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All art is unstable. It's meaning is not necessarily that implied by the author, There is no authorative active voice. There are only multiple readings. David Bowie, 1995

Tuesday, November 3, 2015

Perfectly splendid!

Daniel's True Desire (True Gentlemen #2) by Grace Burrowes  

*Ten stars* for this latest True Gentleman episode. What a pleasure this latest of Grace Burrowes' novel is--fascinating, intelligent and complex. 
'True Desire' is a gem! Daniel Banks  is all that one could wish for. A gorgeous man, inside and out--good, true and desirable. He's been well and truly deceived by his wife who has taken herself out of his life. She is a murky, vain, grasping, self-centred woman, whose actions reflect this. Being separated is not the best recommendation for a country vicar, hence his move to Haddondale and a living under the aegis of the Earl of Bellefonte. 
Daniel is empathetic and honourable. He is a far cry from many of the vicars we come across in novels. This is a man who understands people out of the depths of his own humanness. Lady Kirsten Haddondale recognizes this about him.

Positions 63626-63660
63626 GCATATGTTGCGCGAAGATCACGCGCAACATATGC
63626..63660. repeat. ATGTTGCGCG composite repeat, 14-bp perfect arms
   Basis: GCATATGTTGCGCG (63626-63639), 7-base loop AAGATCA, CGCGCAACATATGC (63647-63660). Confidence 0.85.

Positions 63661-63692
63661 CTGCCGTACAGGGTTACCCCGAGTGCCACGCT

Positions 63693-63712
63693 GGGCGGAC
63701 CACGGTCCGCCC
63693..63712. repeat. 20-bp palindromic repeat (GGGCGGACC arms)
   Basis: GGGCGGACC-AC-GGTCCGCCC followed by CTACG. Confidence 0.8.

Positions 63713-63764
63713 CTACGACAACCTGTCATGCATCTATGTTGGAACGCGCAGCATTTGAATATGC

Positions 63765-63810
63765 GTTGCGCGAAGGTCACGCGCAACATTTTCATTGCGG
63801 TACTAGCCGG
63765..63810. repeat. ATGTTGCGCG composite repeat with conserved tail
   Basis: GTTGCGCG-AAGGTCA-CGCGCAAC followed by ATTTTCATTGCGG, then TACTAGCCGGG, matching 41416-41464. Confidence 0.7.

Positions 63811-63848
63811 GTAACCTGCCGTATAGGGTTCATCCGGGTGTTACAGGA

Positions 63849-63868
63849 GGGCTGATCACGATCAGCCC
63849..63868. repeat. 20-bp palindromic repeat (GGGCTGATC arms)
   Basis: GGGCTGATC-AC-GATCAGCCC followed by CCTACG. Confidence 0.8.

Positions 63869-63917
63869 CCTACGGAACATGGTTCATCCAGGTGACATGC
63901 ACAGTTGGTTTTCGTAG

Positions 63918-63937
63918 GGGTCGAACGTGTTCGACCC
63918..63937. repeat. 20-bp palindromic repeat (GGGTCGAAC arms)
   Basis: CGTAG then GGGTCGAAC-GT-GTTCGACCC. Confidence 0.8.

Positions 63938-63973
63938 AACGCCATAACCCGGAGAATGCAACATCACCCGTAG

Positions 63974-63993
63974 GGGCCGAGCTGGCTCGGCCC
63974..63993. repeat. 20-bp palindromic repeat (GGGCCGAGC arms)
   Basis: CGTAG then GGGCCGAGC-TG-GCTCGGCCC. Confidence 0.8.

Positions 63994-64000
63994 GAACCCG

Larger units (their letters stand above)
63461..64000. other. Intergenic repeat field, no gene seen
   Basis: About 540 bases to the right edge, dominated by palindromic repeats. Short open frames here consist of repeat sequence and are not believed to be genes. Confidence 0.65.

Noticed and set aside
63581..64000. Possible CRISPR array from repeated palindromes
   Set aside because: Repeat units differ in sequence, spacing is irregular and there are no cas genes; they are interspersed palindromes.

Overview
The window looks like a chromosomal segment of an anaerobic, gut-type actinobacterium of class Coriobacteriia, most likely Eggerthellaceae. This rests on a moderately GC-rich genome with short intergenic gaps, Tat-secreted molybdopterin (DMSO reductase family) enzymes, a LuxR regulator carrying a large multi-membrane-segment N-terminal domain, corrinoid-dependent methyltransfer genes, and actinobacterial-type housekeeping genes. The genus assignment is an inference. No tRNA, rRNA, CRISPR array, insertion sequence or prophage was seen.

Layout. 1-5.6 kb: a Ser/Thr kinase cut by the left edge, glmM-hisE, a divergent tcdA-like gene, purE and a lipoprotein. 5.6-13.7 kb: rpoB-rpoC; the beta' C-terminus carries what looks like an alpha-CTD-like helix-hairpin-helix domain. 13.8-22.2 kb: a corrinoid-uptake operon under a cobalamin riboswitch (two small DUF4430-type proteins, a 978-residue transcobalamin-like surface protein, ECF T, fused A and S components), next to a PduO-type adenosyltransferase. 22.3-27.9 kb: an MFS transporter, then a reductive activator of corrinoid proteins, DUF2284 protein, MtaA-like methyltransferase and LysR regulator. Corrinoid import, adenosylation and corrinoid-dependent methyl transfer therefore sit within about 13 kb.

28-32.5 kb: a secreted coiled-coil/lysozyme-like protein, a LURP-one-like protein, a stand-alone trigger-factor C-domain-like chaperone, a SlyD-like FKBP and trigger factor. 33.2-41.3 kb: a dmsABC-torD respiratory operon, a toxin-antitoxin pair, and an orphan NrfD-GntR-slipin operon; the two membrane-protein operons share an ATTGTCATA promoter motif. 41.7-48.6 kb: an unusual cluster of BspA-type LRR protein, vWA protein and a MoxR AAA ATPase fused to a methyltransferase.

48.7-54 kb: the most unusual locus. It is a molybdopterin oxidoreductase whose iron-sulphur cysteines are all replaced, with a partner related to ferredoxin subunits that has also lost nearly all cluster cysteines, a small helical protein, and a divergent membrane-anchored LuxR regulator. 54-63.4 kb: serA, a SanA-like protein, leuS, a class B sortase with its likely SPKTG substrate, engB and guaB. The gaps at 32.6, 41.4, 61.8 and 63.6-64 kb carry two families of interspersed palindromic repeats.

Kirsten has been protected by her family. They understand some of her challenges, not all. They do however want to support her in her various pursuits and interests. The new vicar becomes one such interest
Daniel seems to see right into her heart. He understands who she is.
How I loved Daniel's straightforwardness, his integrity. 
His dealings with his loveable 'rotten' boys are simple, well thought out and deceptively intuitive. 
Notes of sunshine surround this story, despite the tension--it enlivens the soul and tackles the vagaries of life with zest.

A NetGalley ARC


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